There’s a new Cajun restaurant in town – and it’s not spicy.
When Kalada Miadonye found the opportunity to open his own restaurant, he decided to specialize in seafood, calling it Cajun Fuzion.
He wouldn’t have been able to do it 10 years ago, he says. “Throughout the years, I’ve noticed that this city shies away from seafood,” he notes. However, he saw the growing popularity of food-related events and festivals such as Top Chef Thunder Bay, the Folklore Festival, and Rib Fest, and felt optimistic about opening a Cajun restaurant. “People are willing and able to try different things,” he says.
Located on Syndicate Avenue, Cajun Fuzion offers Louisiana Creole food, which is a blend of French, Spanish, Portuguese and West African influences. Contrary to popular belief, the food is not spicy, the owner chef says.
“My cuisine, kids can eat it,” he says. Their most popular item, the Louisiana seafood boil, contains a variety of shellfish as well as corn, sausages and potatoes, and is often eaten with your hands. “You don’t have to worry about kids eating it and touching their eyes,” he adds. “And if you want heat, we can add heat.”
Cajun Fuzion makes everything in house, from the empanadas and biscuits to the peach cobbler cheesecake. In addition to Cajun staples such as jambalaya and seafood gumbo, they also offer wraps and po-boy sandwiches.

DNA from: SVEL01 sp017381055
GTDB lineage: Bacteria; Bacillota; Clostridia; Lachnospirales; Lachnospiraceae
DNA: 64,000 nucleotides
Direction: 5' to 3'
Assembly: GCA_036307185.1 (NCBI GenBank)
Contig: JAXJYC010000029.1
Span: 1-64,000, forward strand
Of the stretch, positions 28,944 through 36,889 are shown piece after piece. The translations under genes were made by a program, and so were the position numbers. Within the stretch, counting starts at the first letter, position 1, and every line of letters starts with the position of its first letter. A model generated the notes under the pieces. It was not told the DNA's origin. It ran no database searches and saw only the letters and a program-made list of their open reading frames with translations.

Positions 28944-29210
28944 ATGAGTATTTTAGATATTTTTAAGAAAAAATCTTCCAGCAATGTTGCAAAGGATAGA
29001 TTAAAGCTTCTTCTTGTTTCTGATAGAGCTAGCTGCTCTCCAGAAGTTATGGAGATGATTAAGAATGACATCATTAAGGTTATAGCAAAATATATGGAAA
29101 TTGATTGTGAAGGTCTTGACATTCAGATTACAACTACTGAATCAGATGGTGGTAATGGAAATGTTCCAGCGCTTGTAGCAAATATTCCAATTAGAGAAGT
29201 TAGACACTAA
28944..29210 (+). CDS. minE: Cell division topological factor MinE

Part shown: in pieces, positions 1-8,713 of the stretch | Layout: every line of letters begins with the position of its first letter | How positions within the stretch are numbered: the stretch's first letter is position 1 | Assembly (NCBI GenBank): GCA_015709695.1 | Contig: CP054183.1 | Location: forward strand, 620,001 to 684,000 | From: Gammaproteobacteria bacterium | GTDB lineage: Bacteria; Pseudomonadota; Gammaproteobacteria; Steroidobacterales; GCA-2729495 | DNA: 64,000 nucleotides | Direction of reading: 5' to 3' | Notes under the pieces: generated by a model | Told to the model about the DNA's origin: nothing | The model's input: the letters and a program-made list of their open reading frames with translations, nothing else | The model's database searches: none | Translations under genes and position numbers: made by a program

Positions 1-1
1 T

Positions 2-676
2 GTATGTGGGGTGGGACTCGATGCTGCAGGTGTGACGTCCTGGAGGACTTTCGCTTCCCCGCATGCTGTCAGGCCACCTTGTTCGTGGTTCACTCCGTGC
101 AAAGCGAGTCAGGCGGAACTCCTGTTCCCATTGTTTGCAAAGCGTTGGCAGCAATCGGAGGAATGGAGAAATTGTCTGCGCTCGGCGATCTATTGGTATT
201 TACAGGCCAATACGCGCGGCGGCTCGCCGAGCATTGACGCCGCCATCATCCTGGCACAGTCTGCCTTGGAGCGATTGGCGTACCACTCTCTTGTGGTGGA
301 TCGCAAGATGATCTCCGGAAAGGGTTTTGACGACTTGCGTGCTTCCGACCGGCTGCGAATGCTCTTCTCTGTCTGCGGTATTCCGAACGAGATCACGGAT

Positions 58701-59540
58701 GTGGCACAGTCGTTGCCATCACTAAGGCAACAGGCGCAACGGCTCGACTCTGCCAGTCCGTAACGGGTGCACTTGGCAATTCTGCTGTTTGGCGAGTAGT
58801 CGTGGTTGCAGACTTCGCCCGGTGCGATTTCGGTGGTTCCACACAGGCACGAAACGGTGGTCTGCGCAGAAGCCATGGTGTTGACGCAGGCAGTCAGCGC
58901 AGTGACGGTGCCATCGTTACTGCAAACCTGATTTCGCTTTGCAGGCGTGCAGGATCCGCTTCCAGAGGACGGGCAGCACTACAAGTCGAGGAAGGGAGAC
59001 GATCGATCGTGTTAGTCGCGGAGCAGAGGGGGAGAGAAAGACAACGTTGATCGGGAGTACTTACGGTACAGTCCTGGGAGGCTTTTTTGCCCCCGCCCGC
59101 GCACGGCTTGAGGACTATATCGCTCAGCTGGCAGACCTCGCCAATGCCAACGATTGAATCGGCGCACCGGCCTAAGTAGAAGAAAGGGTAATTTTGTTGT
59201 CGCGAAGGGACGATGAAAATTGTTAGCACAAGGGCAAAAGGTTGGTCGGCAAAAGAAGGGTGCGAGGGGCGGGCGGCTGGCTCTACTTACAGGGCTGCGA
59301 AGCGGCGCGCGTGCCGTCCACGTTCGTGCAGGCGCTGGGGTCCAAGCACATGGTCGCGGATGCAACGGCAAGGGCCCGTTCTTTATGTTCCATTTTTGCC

Miadonye has been cooking for almost 15 years. Born in England, he came to Thunder Bay in 1998 with his father, who taught at Lakehead University. The chef says he has been all over Canada, from P.E.I. to B.C. but eventually came back to Thunder Bay and worked in the restaurant industry. “Cooking was just my calling,” he says.
He spent three years at Daytona’s as head chef, and was working at the Prospector as sous-chef when the former Blue Door Bistro came up for sale. He decided to realize his dream of owning his own place, and opened Cajun Fuzion in November 2021.
Although Miadonye wants to open his restaurant for dine-in in the future, he is sticking to takeout for now. Working at other restaurants, he saw how difficult it is to hire staff, lay them off when pandemic restrictions necessitate, and rehire them. “As a new business, I don’t think I’ll be able to survive that, so I’ll stay [as takeout] for a year,” he says, adding that the restaurant will start their own delivery service in the near future.
Believing in the quality and taste of the food, he decided not to spend heavy sums on advertising; relying instead on social media and word of mouth. “I’m letting the food speak for itself,” he says.
His strategy is working, and weekends are very busy for Miadonye and the team. “It’s been a blessing,” the owner chef says gratefully. “It’s very nice seeing how everyene’s wanting to try the food.”